I have not found a perfect solution, but I am now using Diarly. You can get it free if you only want one journal on one device or pay annually (significantly less than for Day One) to access synchronisation across iPhone, iPad and Mac, multiple journals and more configuration options. It does not provide the synchronisation service (It uses iCloud Cloudkit to sync), storing journal entries in a database (buried but accessible in the system) on each device, but entries are plain text markdown within it, so recoverable without the app unless you (optionally) use end to end encryption. On top of this, there is an "export to markdown" function. 

Miraculously, I was able to to use Day One's "json export" and Dairly's import to faultlessly move my entire journal collection. It took about 2 minutes on my Mac. The only "gotcha" was that that Diarly does not allow multi-word tags (with spaces) and Day One does, so some tags were truncated, though the second word is still present as text if I want to edit and correct those into one-word tags. There is also a difference in how the two apps represent weather data (temperatures most noticeably) so what was 4C in Day One might end up being 3.8898954331C in Diarly. What Diarly creates does not show this conversion error.

Then the breakthrough moment came. I exported from Diarly in markdown format which took less than a minute, expanded the zip file it created and there I had what I had wanted for years: my entire set of journals, organised in folders, with every entry as a separate markdown file, along with all the attachments, all faultlessly linked and working. 

It took me a little while to get Diarly looking and working as I wanted it to. There are lots of themes that colour text and backgrounds and it took me a while to decide which to live with. It took a bit of experimentation to get other settings right for me too: there is much less documentation and I could not find any real tutorials for Diarly, but there was enough there to figure it out eventually and most of it was changing a setting and seeing whether I liked it or not.

It would be fair to say that Diarly is much less polished that Day One. Things like the layout and display of images is just a little "clunky" compared with how smooth it is in apps like Craft Docs or even Day One and the styling of the underlying markdown journal is not fully polished. There are a few things (like how "prompts" work) or aspects of how the entries are styled, that I wish I had more control over. 

For example, you can automatically include entries from your calendar in Diarly, but each of these comes across as a separate entry within the day, inserting a horizontal line with the time of the event, with the event name as a heading and with too much white space. Trying to edit this within the "prompt" or entry template does not work well because you can't control the style the shortcode inserts. You can edit once it has inserted, but it's quicker to simply type a short list of events for the day. Similarly, if you want entries to have times, these come in as a horizontal line with no choice at all of layout or size. There's a long list of unix-type format strings for the date in the timeline, but no option for "custom". I ended up having to ignore the helpful features and just type and organise stuff by hand.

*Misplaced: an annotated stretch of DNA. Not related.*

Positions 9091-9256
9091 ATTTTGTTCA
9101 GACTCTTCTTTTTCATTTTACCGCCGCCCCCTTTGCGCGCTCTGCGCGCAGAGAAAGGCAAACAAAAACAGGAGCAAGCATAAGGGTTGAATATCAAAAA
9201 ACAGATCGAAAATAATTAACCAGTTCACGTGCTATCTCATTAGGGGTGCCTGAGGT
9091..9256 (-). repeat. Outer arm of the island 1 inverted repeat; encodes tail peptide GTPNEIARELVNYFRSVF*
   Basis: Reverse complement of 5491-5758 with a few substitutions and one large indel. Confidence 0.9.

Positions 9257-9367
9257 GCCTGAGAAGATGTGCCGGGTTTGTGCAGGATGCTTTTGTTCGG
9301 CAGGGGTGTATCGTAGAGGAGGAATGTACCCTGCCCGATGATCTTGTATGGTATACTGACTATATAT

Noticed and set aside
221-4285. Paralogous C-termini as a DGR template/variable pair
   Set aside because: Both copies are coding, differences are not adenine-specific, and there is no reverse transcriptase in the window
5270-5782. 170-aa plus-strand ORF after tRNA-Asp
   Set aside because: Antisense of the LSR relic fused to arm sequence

I love writing in this app, as I love writing in any fast, responsive markdown editor. Thought to document in the shortest possible line so the app gets out of the way and you can focus on what you want to say. It's great. I also wish there was a forum (or at least that the blog said more about actually using the app and its features instead of being mainly about philosophical and lifestyle approaches to journaling); a collection of "how to" videos and better documentation with more detail, but I was a able to figure out pretty well everything I needed. 

The sync is fast, effortless and clean and so far I have not found any glitches. The data is mine. I know where it is (in an open database buried in the Library). I can access it there without using the Diarly app (unless I have encrypted it) and, more sensibly, simply back up with a regular export of everything into markdown files and I am not, and never will be, locked in.

I am ambivalent about the annual subscription charge for the "pro" features that are essential to me. On one hand, the subscription is not providing any ongoing "service" that it costs to run (e.g. sync or web access) so it purely is an annual rent for some additional features instead of a purchase. It's not entirely clear what happens if I stop the subscription at some point. On the other hand, the subscription is reasonably priced, there is a free trial as well as a free, single-journal, single-device version,  and it looks, from the version history, that the subscription is paying for work by a very small, independent, developer on what is still an emerging and improving app. If I ever get fed up, I have all my journals as a collection of organised, highly portable, markdown files all ready for another app.

What now?

I have a month or two before my Day One subscription has to be renewed. At present, it looks like that won't happen, though I have time to make sure I want to make the final switch.

A set of personal journals is important. It's what I have seen, felt, thought and experienced over many years and how I have tried to make sense of it all. That matters and the choice of how you do it needs to be made with care. 

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Update on Diarly

Since writing about my move to Diarly from Day One, a few things have happened and it might be worth an update. Diarly itself has had a couple of versions. These fixed minor bugs I mostly had not come across, but it has also fixed the issue I mentioned about Day One imported temperatures. These now come across rounded to…